Hidehisa Otsuji, former health minister and chairman of the Liberal Democratic Party's House of Councillors members, presented measures by the Japanese government to protect consumer's health, particularly more vigilance and more inspections at the borders. He recognized vulnerabilities in Japan's food culture, pointing to dependence of up to 60% on imported food and food ingredients. While China had the largest share in contaminated food shipments blocked at Japan's borders, in relative terms it was in fact US food that appeared to be most regularly unsafe. Otsuji's words on trust created the basis for the conference's key emerging understanding: Consumer trust can only be won through practical steps that ensure safety and quality, implying, as one food distributor indicated, that safety should not be sacrificed for a little more profit.

Industry's Position on Food Safety

Most seem to agree with Ajinomoto's Takeshi Kimura and DSM's Martijn Adorf that food from China can be safe but only if existing and emerging laws and regulations lead to truly sustainable production methods and adequate safety checks throughout the manufacturing and distribution process. Even if all required specifications for food products are met, cheap production methods may still lead to contamination. Adequate food manufacturing and distribution processes require investment. Responsible industries are willing to invest for the sake of upholding brand image, but are consumers ready to pay? A public opinion poll presented by Misako Yasui of the Tokyo Foundation appears to indicate that they are.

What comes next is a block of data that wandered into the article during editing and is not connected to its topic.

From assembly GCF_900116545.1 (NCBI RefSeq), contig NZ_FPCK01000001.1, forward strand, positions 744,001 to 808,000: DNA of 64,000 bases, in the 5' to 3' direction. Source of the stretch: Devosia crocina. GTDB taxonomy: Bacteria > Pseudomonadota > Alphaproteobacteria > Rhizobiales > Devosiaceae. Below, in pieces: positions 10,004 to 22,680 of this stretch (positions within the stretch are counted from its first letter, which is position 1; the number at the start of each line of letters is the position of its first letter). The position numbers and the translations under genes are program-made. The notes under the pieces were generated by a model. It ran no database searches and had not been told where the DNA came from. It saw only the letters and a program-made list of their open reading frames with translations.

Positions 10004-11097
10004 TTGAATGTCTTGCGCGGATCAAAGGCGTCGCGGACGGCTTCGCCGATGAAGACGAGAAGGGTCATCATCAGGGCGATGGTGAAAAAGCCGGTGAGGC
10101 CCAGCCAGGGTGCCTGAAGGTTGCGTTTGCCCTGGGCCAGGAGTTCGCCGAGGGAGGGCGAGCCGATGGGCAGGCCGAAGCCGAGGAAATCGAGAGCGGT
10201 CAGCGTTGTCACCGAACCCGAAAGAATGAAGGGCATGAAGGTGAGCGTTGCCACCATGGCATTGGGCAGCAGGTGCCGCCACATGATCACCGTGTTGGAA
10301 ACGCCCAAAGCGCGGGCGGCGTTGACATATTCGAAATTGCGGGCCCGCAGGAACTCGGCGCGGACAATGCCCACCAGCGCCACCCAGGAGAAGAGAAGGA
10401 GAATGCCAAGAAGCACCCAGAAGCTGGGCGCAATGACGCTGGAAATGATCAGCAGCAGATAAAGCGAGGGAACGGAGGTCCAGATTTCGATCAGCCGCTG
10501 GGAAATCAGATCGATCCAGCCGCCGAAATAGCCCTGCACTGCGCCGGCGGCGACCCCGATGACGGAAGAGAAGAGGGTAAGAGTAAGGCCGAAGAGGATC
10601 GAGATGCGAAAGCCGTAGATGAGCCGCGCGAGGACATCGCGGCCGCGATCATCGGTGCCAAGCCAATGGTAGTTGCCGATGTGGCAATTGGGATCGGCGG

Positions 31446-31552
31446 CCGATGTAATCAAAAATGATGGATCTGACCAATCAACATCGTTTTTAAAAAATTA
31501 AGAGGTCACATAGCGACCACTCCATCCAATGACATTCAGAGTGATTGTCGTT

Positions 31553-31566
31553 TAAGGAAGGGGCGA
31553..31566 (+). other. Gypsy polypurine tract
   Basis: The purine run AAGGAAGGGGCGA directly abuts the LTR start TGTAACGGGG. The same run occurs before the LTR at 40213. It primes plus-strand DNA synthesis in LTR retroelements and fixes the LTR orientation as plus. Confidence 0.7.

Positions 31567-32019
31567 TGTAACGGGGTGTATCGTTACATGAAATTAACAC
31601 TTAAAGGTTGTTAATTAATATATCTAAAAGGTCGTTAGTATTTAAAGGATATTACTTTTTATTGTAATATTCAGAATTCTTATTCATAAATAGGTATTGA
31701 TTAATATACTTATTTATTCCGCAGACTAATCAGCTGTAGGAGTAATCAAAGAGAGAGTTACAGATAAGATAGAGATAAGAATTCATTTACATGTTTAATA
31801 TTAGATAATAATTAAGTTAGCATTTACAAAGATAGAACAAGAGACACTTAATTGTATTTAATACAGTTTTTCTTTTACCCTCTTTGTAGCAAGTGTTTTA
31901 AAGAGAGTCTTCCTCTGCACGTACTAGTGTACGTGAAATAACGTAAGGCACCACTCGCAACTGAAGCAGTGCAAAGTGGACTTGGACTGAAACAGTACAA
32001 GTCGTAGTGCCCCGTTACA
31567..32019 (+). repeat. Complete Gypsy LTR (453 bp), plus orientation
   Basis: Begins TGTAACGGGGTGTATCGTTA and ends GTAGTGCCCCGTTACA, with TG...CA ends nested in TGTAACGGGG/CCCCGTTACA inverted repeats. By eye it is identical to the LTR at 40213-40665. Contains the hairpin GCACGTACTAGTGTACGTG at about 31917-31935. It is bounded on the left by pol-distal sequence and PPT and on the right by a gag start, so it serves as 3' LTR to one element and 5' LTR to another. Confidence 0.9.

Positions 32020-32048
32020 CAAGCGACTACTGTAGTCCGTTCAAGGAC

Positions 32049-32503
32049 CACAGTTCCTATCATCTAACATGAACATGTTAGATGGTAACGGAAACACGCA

Food Safety: China and the World